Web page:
Building Mental Highways with Latin

by Alex Terwelp

When I was 18 years old, my mother fell on the ice and developed a brain hemorrhage. As a result, she lost her speech and had to start over again; luckily, it was much quicker to learn the second time around. The doctors described it as the signals from the brain, which usually take the highways to get to their destination, now needed to take the back roads and figure it all out. This analogy helped me understand the situation I found myself in five years later when I became a Latin teacher.

When children are born, they develop roughly 80% of their brain capacity by age two. Adolescents’ brains grow to fill out the remaining 20%. After teaching for a few years, I began to realize that my 7th graders did not have the highways built yet, and the construction would continue into their early twenties. I recognized it was my job to be the brain foreman for as much time as I had them in class. After this epiphany, I stuck the foot in the door of my school’s student support office because I knew my role as a Latin teacher was more than teaching Latin. However, I soon realized that Latin did me the favor of supporting my students in the development of executive functioning skills – Latin is the vehicle that brings these skills to my students.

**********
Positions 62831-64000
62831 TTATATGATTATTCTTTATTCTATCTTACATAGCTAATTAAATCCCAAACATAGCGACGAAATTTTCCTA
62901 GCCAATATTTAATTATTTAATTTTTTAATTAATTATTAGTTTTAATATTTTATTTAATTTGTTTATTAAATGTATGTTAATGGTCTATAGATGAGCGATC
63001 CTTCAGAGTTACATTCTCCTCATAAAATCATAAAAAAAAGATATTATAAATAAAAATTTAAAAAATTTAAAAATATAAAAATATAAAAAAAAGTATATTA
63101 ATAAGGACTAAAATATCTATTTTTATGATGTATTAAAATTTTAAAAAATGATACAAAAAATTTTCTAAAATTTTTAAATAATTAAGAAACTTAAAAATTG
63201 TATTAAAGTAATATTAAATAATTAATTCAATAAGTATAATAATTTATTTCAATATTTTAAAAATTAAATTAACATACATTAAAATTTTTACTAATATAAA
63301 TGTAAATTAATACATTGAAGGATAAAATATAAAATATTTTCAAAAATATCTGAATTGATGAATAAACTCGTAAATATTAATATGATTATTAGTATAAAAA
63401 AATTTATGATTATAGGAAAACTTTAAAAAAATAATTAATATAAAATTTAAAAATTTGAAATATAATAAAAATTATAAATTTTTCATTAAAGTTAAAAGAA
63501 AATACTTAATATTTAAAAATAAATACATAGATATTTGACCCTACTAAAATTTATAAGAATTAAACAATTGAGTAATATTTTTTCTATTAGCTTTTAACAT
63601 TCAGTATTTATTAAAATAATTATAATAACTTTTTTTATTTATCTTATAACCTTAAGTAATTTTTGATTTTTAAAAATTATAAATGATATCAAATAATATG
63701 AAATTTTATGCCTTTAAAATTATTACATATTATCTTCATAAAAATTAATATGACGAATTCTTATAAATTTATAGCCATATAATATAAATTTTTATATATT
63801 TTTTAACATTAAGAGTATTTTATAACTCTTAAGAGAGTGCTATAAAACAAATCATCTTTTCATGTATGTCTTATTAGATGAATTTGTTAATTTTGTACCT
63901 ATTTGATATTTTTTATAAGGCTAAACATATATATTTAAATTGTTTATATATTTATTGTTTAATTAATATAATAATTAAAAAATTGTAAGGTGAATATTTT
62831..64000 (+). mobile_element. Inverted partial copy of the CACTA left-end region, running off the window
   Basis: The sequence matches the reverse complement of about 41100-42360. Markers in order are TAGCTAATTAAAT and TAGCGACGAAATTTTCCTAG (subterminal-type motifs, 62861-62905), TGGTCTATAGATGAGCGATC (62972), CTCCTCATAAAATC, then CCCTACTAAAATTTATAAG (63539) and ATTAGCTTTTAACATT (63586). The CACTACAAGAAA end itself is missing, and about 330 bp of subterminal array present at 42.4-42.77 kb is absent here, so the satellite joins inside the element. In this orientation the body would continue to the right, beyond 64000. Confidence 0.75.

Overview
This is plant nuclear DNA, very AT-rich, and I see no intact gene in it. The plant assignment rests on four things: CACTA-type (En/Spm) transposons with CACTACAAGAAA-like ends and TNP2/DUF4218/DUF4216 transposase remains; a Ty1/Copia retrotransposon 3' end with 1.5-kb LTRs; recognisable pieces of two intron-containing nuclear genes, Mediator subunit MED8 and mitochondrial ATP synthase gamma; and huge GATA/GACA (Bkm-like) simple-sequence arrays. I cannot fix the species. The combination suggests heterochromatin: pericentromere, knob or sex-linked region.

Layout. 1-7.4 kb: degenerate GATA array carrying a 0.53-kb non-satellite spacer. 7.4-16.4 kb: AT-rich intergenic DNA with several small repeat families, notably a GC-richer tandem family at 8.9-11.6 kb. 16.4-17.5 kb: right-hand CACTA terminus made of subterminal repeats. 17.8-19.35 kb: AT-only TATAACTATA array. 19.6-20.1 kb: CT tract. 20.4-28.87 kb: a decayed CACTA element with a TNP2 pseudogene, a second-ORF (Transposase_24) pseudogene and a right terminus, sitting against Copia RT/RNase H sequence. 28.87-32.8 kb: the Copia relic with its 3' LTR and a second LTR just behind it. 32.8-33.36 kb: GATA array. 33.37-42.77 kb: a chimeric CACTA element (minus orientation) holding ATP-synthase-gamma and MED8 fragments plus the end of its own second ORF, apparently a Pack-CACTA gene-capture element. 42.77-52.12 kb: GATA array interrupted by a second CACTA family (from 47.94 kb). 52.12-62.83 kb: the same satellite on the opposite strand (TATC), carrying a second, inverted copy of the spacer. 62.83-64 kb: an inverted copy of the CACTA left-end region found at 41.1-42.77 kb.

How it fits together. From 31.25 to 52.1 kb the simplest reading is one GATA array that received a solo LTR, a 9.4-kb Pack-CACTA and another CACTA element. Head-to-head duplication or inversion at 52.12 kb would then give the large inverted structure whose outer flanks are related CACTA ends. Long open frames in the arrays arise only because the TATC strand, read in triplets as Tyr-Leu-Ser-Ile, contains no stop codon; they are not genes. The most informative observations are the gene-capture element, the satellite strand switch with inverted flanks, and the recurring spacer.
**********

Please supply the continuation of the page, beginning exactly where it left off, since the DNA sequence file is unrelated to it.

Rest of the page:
Below I have selected a few executive functioning skills that I believe Latin can help build:

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